Hell's Highway (1932)

Hell's Highway (1932)





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Often referred to as an imitation of Warner's legendary prison drama I Am a Fugitive From a Chain Gang (1932), RKO's stirring Hell's Highway was actually released a few months earlier. The two films were in production at the same time, but RKO was determined to beat the competition (which also included Universal's Laughter in Hell, 1933) and not a few corners were cut. All three films were set in a generic Southern state (read Georgia) and depicted a horrid penal system more akin to the Middle Ages than the supposedly enlightened 1930s. In Hell's Highway, the chain gang prisoners wear uniforms with a large target printed on the back and the torture instrument du jour is a so-called sweatbox, in constant operation so that unscrupulous contractor Billings (Oscar Apfel) may construct his "Liberty Highway" on time and under budget. When a prisoner dies from exposure in the dreaded contraption, Duke Ellis (Richard Dix) concocts a plan to escape. The escape comes to an abrupt halt with the sudden arrival of his kid brother, Johnny (Tom Brown). The latter ends up in the sweatbox, but Duke has the kid transferred to office duty by using a bit of blackmail. There is a climactic prison riot, during which Duke is killed after saving his brother once again. Or at least that was what a preview audience saw. The death of the film's hero proved so shocking that RKO hastily filmed an alternative ending and Hell's Highway, as it survives today, concludes with Billings being charged with murder (the sweatbox situation) and Duke asked to testify against him. Typical of pre-code Hollywood, Hell's Highway features an openly gay prisoner (who bats his eyes at the prison guards), several scenes of torture, an appearance of near equality between black and white inmates, a bible-quoting polygamist (Charles Middleton), a wife-murdering guard (Warner Richmond), and, for added verisimilitude, a handicapped character who, when mortally wounded during the riot, signs his farewell to this world. Hell's Highway may not have enjoyed the status of I Am a Fugitive From a Chain Gang, but it remains a powerful indictment of the Georgian penal system of 1931 and a fine, well-acted film in its own right.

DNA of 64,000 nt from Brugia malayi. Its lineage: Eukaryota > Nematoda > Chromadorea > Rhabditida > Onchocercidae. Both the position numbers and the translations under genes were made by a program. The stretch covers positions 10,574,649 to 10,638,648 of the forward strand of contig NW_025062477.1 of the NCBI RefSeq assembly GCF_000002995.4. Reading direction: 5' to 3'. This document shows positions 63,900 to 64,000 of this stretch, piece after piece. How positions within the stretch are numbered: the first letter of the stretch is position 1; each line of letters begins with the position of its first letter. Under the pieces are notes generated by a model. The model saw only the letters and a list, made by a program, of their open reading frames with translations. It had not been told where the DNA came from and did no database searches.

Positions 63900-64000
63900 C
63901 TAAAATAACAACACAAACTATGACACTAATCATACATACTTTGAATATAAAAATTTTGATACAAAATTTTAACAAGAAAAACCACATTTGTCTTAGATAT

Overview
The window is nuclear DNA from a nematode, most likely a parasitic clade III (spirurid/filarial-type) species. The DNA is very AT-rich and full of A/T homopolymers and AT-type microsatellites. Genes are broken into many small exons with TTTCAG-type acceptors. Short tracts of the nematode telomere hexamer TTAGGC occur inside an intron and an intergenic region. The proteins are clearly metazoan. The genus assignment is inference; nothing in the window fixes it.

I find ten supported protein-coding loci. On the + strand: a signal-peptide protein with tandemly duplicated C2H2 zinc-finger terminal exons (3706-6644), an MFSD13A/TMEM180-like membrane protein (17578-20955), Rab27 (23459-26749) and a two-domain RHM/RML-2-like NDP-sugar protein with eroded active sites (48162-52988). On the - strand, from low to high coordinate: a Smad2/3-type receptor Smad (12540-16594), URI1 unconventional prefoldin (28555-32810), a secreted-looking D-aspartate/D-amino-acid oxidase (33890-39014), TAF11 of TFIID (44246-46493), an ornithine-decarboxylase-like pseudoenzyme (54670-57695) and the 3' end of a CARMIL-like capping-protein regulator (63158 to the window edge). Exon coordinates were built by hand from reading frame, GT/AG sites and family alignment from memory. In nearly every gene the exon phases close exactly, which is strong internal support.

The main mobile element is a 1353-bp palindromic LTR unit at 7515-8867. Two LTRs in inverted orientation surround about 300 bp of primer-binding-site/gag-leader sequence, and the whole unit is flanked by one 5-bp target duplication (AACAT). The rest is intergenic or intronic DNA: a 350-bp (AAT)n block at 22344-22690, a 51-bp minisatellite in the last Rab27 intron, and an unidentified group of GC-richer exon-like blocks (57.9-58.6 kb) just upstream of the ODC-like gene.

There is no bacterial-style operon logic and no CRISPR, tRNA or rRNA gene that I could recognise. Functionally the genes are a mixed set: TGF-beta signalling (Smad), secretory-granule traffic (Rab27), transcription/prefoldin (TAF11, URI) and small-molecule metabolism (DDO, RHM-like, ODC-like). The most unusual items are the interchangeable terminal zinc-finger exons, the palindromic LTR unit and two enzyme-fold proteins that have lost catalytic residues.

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RKO Radio Pictures


Richard Dix
as Frank 'Duke' Ellis
Tom Brown
as John 'Johnny' Ellis
Rochelle Hudson
as Mary Ellen
Louise Carter
as Mrs. Ellis
C. Henry Gordon
as Blacksnake Skinner
Warner P. Richmond
as Pop-Eye Jackson
Sandy Roth
as Blind Maxie
Charles B. Middleton
as Matthew, the Hermit
Clarence Muse
as Rascal
Stanley Fields
as F.E. Whiteside
John Arledge
as Joe Carter
Louise Beavers
as Rascal's Prison Visitor
Oscar Apfel
as Billings
Jed Kiley
as Romeo Schultz
Fuzzy Knight
as Society Red
Bob Perry
as Spike
Harry Smith
as Buzzard
Eddie Hart
as Turkey Neck Burgess, the Cook (uncredited)
John Lester Johnson
as Blubber Mouth (uncredited)
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